Student’s first hand advice on how to combat the stress of AP Exams


Many students tend to leave all of their studying for the night before their AP Exam.

Becky Han, News Editor

The prospect of AP exams is becoming less of a “do it later” thought and more of a “oh my god, why is this so soon” one.  If it is your first time taking an AP exam, I hope the preparation process hasn’t been too grueling for you.  If you do happen to be one of those students who have experienced this in the past, I sincerely wish that you will be able to endure through this again while looking forward to a freer time after APs.

I know all of you have heard bland pieces of advice like “study more” and “stop procrastinating” many times.  But, truthfully, how helpful are they?  Realistically, what you have to do is start planning. Now.  Literally write out your weekly goals, including how many chapters or topics you plan to finish reviewing for that week.  I would also consider purchasing or borrowing a review book for your specific course, as it may be easier for you to study from these simplified notes rather than from a dense textbook.  However, it’s okay if things don’t go exactly as planned since you can always adjust things, but you should still make efforts to follow these goals.

“It’s best to start preparing as soon as possible so you don’t get so stressed last minute,” said junior Eden Bloch.

Secondly, make sure to look over the format of the exam at least a few days prior to the test date.  This will allow you to become more accustomed to the type of questions and essays that will show up.  Consider taking a few practice tests while simulating test day conditions, such as keeping time limits in mind and maintaining minimal distractions, so you can get used to what the actual test-day experience will be like.

Next, make use of your days off from school.  That doesn’t mean spending the entire break studying, but do make use of some of that extra time to review some bits of information.  Looking over the material during this time will help you retain it faster the next time you look over it.  Although this recommendation is not possible to start now, try to make it a reality for next year if you plan on taking AP exams again.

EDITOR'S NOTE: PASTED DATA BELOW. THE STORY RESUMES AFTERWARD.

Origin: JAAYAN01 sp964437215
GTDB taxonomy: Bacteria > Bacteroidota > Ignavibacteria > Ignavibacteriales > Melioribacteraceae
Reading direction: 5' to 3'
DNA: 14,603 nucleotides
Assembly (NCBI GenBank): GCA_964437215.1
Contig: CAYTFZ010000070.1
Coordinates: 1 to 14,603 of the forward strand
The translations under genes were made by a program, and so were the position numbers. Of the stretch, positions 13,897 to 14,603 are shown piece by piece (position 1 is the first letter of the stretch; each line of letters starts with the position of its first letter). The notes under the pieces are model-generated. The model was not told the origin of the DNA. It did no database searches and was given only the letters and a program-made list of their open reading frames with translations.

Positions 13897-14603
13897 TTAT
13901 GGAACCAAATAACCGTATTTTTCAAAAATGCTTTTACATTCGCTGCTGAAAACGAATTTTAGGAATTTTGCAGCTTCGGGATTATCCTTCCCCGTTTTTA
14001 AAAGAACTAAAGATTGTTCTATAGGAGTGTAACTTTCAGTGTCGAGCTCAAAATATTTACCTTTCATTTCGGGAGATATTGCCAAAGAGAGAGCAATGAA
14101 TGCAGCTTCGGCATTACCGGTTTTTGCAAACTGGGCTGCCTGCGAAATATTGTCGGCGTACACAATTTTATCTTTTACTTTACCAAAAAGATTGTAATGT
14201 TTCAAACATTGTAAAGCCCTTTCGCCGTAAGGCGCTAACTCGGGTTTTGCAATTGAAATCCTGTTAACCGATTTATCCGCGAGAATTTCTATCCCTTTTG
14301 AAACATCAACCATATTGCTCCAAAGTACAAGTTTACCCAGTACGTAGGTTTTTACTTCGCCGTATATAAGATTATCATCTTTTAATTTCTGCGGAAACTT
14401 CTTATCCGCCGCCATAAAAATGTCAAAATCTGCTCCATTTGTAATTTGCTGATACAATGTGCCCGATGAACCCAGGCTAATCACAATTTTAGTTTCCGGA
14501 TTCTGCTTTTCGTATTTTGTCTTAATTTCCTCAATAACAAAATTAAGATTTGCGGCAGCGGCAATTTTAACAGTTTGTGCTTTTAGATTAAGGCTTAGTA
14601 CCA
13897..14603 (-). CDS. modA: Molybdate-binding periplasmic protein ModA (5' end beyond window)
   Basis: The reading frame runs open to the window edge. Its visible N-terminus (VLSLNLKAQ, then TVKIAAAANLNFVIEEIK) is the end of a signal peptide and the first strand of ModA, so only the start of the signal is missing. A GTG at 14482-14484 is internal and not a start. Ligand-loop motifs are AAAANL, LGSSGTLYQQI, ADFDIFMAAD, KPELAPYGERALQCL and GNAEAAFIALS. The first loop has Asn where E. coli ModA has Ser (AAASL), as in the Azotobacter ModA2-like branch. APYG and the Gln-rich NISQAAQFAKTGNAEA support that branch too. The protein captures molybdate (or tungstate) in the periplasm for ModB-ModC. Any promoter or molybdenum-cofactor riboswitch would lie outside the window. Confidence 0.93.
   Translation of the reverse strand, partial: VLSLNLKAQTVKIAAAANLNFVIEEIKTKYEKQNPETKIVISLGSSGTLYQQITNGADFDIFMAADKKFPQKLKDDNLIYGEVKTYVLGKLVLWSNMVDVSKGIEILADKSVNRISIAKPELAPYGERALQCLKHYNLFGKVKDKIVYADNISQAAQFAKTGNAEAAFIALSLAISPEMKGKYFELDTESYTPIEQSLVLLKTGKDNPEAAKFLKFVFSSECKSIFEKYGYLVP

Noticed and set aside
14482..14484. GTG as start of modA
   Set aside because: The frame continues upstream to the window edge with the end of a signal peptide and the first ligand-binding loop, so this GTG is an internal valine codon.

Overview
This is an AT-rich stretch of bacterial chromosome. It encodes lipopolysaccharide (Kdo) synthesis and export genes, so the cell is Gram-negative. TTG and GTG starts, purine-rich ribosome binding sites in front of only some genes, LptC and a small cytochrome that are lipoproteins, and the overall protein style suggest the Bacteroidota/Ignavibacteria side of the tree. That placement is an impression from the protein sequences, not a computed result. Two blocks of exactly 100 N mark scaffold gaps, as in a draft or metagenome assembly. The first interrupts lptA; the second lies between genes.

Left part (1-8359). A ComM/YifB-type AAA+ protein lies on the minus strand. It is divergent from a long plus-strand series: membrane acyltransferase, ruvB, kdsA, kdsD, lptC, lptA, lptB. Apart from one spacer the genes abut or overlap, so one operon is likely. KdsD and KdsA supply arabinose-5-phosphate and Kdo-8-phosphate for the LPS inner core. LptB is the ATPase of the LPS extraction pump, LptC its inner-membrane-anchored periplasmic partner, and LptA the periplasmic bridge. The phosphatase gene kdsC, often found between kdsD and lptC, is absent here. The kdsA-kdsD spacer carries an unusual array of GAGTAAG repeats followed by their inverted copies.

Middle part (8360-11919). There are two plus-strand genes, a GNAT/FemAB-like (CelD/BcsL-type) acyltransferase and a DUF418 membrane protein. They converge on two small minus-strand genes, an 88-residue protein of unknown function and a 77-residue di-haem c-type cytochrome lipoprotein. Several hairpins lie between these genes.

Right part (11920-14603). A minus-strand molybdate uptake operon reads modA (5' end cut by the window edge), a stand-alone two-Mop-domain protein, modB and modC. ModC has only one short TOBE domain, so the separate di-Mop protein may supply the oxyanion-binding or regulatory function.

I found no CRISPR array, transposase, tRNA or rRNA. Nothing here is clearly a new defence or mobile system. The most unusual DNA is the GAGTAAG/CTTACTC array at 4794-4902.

“Don’t try and cram anything the night before.  Spread out the work and create a schedule and stick to it,” said junior Audri Wong.

Additionally, since many AP exams are several hours long, it really won’t be beneficial for you to cram everything the night before and end up getting little to no sleep.  Your body needs some rest, preferably those heavily romanticized but very much needed eight hours of sleep, so you can be alert to take the exam the next day.

Lastly, even though you’ve probably heard this a hundred times, it’s extremely important to have confidence in yourself.  I know that you may not feel perfectly satisfied with how much you prepared for these exams, but try not to let that interfere too much with your mental state in such a way that you feel as though it is consuming you.  It’s completely acceptable to not do as well as you initially wanted.  It’s totally fine to not perform to the best of your ability on that particular day, as things like that just happen sometimes.

I suppose we all go through these kinds of events and we all take something out of it, that “something” maybe even being a better understanding that there will always be setbacks in life.  But, hey!  At the end of the day, at least you can reward yourself for surviving through an AP exam, which isn’t something that every high school student is able to do.